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E-personation is the impersonation of another person or entity through electronic means.

California law[]

The California legislature passed a bill (SB 1411) in late 2010. The law makes online impersonation a misdemeanor by updating existing impersonation statutes to include e-mail and social networking accounts. It went into effect on January 1, 2011.

Under SB 1411, anyone who knowingly and credibly impersonates another through electronic means for the purpose of harming, intimidating, threatening, or defrauding will be subject to a fine of $1,000, or 1 year in jail, or both, as well as a civil claim for damages from the subject of the e-personation. The statute specifically lists starting an e-mail account or social networking account as included in “electronic means.”

Proponents of SB 1411 welcome an additional means of prosecuting online impersonators, specifically those that target children and teens through cyber bullying. Opponents of the bill, including the Electronic Frontier Foundation (EFF), feel that the bill is not only redundant, but that it will be used to target unpopular political activism online. According to the EFF, an important tool of these online political activists, is the temporary “impersonation” of political figures and corporations for the purpose of shedding light on their policies and practices. The EFF argues that laws already exist covering defamation and fraud and that SB 1411 is therefore unnecessary.

In addition to existing defamation and fraud laws, California also has two Penal Codes on the books that have been used in situations similar to those covered by SB 1411. California Penal Code §530.5 allows for criminal charges when someone willfully obtains personally identifiable information to use for an unlawful purpose. While this statute may be effective when online impersonation rises to the level of criminal fraud, it has proved unsuccessful in defamation cases since California has repealed its criminal statutes relating to libel and slander. As such, defamation does not qualify as an “unlawful” purpose as required by the statute.[1] California Penal Code § 529, however, makes it a crime to falsely impersonate another in their private or official capacity if during that impersonation, the person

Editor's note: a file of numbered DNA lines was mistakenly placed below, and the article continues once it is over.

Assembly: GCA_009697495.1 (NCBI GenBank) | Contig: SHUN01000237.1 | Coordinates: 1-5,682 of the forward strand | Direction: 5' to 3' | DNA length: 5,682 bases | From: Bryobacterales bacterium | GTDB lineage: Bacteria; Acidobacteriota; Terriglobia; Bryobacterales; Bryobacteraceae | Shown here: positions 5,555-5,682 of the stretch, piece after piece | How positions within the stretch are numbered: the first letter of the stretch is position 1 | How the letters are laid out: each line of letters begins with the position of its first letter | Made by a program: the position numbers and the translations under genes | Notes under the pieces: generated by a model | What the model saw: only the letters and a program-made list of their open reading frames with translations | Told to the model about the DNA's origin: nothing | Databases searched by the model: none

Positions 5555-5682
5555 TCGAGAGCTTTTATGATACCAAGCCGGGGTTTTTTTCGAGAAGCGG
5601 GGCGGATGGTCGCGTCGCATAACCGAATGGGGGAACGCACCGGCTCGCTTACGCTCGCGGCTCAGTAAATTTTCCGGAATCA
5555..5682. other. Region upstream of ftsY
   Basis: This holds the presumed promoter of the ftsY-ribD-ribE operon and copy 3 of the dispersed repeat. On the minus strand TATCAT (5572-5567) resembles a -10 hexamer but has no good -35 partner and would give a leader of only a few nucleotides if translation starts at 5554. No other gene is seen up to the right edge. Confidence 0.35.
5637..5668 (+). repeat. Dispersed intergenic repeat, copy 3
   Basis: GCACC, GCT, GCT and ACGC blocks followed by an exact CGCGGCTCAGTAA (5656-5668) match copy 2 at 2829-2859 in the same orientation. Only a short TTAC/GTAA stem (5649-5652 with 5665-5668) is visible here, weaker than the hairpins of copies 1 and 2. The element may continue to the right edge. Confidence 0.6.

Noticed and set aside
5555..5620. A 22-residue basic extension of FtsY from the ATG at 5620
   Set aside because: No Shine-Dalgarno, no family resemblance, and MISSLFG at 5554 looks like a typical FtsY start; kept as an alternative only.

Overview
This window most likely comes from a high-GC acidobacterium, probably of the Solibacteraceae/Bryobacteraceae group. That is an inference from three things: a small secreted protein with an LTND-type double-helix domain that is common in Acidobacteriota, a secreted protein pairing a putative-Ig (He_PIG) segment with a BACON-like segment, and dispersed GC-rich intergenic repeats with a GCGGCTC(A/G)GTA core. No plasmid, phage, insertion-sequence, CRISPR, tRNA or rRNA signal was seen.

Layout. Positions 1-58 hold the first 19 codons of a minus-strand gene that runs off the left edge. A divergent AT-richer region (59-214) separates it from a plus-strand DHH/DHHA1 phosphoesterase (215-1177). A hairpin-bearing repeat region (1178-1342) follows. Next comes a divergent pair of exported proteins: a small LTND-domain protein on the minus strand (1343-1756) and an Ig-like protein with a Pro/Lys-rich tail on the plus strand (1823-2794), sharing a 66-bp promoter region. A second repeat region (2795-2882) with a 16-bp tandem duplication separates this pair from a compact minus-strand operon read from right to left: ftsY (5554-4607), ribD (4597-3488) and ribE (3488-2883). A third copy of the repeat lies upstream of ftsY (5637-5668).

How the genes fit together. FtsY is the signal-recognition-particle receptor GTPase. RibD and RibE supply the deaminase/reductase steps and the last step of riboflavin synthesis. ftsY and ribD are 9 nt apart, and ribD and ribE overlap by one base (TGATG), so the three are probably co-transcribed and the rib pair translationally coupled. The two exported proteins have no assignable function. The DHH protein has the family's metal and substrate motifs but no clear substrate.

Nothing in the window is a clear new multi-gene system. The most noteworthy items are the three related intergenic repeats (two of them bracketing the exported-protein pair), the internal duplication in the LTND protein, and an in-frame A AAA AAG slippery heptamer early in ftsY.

(1) becomes bail or surety for another party in any proceeding whatever, before any court or officer authorized to take such bail or surety; (2) verifies, publishes, acknowledges, or proves, in the name of another person, any written instrument, with intent that the same may be recorded, delivered, or used as true; or (3) does any other act whereby, if done by the person falsely personated, he might, in any event, become liable to any suit or prosecution, or to pay any sum of money, or to incur any charge, forfeiture, or penalty, or whereby any benefit might accrue to the party personating, or to any other person.

Section 529 allows for a broader range of improper activity to trigger culpability and comes with a $10,000 fine, a year imprisonment, or both.


  1. See Clear v. Superior Court, 2010 WL 2029016 (Cal. App. 4 Dist. May 24, 2010).